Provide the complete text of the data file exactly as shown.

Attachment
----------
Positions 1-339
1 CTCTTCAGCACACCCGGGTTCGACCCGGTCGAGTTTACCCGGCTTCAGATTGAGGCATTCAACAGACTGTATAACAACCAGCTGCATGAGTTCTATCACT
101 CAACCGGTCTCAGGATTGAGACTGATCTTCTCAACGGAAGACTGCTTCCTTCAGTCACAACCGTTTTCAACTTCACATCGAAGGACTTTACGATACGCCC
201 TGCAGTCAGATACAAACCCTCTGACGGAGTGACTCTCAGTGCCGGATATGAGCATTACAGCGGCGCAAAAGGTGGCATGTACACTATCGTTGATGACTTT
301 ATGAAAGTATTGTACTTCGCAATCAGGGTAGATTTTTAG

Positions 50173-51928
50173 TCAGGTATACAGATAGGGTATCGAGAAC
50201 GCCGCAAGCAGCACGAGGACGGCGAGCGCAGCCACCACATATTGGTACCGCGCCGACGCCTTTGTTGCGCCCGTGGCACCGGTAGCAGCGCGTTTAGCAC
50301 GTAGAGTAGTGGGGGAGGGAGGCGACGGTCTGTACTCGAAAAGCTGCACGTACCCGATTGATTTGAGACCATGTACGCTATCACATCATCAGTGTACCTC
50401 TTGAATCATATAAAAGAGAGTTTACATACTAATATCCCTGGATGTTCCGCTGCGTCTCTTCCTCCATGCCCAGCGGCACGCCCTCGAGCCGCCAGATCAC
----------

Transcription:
Positions 1-339
1 CTCTTCAGCACACCCGGGTTCGACCCGGTCGAGTTTACCCGGCTTCAGATTGAGGCATTCAACAGACTGTATAACAACCAGCTGCATGAGTTCTATCACT
101 CAACCGGTCTCAGGATTGAGACTGATCTTCTCAACGGAAGACTGCTTCCTTCAGTCACAACCGTTTTCAACTTCACATCGAAGGACTTTACGATACGCCC
201 TGCAGTCAGATACAAACCCTCTGACGGAGTGACTCTCAGTGCCGGATATGAGCATTACAGCGGCGCAAAAGGTGGCATGTACACTATCGTTGATGACTTT
301 ATGAAAGTATTGTACTTCGCAATCAGGGTAGATTTTTAG

Positions 50173-51928
50173 TCAGGTATACAGATAGGGTATCGAGAAC
50201 GCCGCAAGCAGCACGAGGACGGCGAGCGCAGCCACCACATATTGGTACCGCGCCGACGCCTTTGTTGCGCCCGTGGCACCGGTAGCAGCGCGTTTAGCAC
50301 GTAGAGTAGTGGGGGAGGGAGGCGACGGTCTGTACTCGAAAAGCTGCACGTACCCGATTGATTTGAGACCATGTACGCTATCACATCATCAGTGTACCTC
50401 TTGAATCATATAAAAGAGAGTTTACATACTAATATCCCTGGATGTTCCGCTGCGTCTCTTCCTCCATGCCCAGCGGCACGCCCTCGAGCCGCCAGATCAC